Future changes in interest rates could reduce our profits. Our ability to make a profit largely depends on our net interest income, which could be negatively affected by changes in interest rates. Net interest income is the difference between:

 

   

the interest income we earn on our interest-earning assets, such as loans and securities; and

 

   

the interest expense we pay on our interest-bearing liabilities, such as deposits and borrowings.

Timing differences that can result from our interest-earning assets not repricing at the same time as our interest-bearing liabilities can negatively impact our net interest income. In addition, the amount of change in interest-earning assets and interest-bearing liabilities can also vary and present a risk to the amount of net interest margin earned. We generally employ market indexes when making portfolio loans in order to reduce the interest rate risk in our loan portfolio. Those indexes may not move in tandem with changes in rates of our funding sources, depending on market demand. As part of our achieving a balanced earning asset portfolio and earning acceptable yields, we also invest in longer term fixed rate municipal securities and in securities which have issuer callable features. These securities could reduce our net interest income or lengthen the average life during periods of high interest rate volatility. We also employ forecasting models to measure and manage the risk within stated policy guidelines. Notwithstanding these tools and practices, we are not assured that we can reprice our assets commensurately to interest rate changes in our funding sources, particularly during periods of high interest rate volatility. The difference in the timing of repricing our assets and liabilities may result in a decline in our earnings.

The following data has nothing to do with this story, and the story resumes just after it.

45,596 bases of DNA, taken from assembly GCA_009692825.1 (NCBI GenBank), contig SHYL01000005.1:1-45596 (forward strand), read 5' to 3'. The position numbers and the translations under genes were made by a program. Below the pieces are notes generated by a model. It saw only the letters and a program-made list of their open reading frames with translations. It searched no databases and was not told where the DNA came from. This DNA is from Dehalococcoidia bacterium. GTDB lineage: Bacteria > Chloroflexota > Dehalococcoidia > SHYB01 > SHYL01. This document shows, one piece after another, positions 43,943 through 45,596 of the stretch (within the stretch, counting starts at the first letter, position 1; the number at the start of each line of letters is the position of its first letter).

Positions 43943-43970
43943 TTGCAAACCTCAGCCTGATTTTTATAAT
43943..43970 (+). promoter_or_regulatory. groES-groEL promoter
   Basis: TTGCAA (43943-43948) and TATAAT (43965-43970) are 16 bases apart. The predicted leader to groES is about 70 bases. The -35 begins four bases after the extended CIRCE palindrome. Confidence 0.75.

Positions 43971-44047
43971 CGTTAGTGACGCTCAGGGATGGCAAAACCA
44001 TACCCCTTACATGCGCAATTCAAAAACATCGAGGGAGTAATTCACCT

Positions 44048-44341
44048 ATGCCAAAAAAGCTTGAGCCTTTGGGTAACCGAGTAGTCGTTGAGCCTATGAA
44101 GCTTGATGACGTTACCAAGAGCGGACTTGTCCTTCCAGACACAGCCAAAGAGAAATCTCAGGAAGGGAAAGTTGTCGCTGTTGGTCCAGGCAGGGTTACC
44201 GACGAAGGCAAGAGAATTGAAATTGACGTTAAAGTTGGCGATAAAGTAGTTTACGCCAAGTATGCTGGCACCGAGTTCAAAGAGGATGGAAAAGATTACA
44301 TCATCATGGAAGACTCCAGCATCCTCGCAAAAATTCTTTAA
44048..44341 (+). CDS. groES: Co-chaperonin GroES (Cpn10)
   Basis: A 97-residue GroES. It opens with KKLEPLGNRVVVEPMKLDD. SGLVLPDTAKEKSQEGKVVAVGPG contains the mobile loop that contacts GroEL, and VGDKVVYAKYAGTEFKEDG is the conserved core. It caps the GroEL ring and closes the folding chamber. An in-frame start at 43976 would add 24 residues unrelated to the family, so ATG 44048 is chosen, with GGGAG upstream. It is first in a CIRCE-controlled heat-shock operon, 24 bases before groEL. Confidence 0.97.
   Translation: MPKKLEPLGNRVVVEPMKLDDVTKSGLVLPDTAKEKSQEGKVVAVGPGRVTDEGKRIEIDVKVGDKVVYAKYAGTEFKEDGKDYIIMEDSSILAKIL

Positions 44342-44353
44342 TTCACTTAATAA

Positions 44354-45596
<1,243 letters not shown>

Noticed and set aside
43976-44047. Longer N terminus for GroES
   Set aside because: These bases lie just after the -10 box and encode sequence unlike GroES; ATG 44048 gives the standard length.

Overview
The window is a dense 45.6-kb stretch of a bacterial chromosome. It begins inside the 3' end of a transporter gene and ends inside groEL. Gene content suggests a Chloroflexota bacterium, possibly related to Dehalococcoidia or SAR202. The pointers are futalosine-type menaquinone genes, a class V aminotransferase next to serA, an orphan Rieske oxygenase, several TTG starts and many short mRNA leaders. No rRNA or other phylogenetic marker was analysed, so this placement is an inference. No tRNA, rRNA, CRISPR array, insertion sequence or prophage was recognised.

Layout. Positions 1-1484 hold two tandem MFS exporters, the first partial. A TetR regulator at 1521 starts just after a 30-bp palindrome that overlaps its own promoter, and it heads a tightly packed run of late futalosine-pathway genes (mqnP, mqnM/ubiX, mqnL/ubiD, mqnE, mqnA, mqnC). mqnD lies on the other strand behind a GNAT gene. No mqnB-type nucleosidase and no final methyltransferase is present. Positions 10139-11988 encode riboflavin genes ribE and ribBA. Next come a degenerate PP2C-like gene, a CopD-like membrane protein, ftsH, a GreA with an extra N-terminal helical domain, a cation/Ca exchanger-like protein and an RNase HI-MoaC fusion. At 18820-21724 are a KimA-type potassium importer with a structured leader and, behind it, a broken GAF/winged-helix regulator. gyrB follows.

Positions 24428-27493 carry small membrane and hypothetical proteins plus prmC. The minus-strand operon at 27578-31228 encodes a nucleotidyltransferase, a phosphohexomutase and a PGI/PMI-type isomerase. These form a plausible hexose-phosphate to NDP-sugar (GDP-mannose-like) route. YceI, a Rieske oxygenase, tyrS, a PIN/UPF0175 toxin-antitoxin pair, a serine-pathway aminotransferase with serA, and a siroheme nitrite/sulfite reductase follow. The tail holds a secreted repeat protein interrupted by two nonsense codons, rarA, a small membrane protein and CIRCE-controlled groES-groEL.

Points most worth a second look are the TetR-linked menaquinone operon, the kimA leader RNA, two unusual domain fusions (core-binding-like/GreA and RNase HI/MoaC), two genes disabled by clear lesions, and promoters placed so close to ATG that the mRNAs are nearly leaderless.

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As we take steps to implement our operating strategy, our total loan balance may decline, which may negatively impact our net interest income. At March 31, 2011, our non-owner occupied commercial real estate and other construction and real estate loans totaled $253.0 million, or 35%, of our total loan portfolio. Since mid-2007, we have sought to reduce our concentration in this and other higher risk loan categories. In the future, we intend to increase our focus on small business and private banking customers. As we seek to change the mix of our loan portfolio and reduce our higher risk loan concentrations, it is possible that our total loan balance may decline, which in turn may negatively impact interest income.